Ask yourself what happened, look at what your horse is doing, or just did, ask your trainer what they think, and then work together to try to adjust your lesson or training to accommodate your particular situation.
If you are still stuck… take a video of what’s going on and watch it to see if you can see something you couldn’t at the time you took it. I think you’d be amazed to see what’s really going on.
It could be a fear memory, it could be your body language or your energy, it could just be a bad day for your horse. Whatever it is or was, there is a solution.
- Understand there will always be bad days, but it’s how you look at them that counts. Expect them and know what to do when they show up.
- Look at a bad day as a lesson and try to come up with something positive from the day. Stop, pause, re-evaluate, and adjust.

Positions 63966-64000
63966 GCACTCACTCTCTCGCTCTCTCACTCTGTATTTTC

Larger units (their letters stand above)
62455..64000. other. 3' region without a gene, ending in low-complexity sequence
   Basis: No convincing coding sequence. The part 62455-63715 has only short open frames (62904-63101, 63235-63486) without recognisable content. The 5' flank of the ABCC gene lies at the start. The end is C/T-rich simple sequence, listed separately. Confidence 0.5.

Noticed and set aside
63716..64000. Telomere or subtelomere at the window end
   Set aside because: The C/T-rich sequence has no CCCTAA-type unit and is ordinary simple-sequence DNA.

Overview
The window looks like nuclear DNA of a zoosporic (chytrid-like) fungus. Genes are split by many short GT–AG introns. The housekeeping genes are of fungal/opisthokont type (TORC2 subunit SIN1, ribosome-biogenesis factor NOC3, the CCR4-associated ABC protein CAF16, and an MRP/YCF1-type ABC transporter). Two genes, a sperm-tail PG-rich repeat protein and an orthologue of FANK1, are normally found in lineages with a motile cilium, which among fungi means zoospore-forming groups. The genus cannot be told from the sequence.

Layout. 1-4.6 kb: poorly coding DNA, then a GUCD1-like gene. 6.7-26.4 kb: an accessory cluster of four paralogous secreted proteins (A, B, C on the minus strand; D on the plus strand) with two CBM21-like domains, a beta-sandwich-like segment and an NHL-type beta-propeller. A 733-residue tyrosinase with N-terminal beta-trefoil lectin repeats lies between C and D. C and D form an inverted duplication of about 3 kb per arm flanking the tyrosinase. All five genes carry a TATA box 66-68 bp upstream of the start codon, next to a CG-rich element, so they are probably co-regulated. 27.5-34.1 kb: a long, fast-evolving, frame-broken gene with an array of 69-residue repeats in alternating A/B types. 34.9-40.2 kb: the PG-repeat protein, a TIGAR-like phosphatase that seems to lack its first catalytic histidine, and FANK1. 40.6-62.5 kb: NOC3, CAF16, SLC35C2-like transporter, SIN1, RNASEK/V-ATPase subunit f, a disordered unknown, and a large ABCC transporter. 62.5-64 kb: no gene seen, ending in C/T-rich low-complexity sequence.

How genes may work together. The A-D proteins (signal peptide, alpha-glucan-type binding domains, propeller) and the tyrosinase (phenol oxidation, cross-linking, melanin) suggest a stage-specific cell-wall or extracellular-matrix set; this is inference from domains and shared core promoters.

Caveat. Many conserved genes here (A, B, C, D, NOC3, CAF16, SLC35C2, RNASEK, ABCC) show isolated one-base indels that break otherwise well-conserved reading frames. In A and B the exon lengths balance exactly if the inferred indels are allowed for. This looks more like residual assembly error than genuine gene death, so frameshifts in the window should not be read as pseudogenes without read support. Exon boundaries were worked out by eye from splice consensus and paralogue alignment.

- Sometimes you need to take a step back to see what’s really going on. Understand that sometimes you get bogged down in the details and you miss the big picture.
- Don’t give up! Figure out a solution or a way around the issue and move forward.
You can do this!
The more you do these things, the fewer bad days you’ll have. And when you have them, the quicker you will be able to get through them and move forward, learn, and grow.
Life isn’t all sunshine and roses, and quite frankly, it shouldn’t be! How boring would that be?
And how could we learn and grow if everything always went as planned? It would almost be like standing still. You wouldn’t question things, you wouldn’t think about solutions, and you wouldn’t move forward developing into the amazing human being you were meant to become.
Look forward to the ups AND the downs. Without the downs, we wouldn’t appreciate the ups as much. Without the downs, we wouldn’t have those moments where we pause and reflect and learn. Life and training are all about the BALANCE between the ups and the downs. Enjoy the process.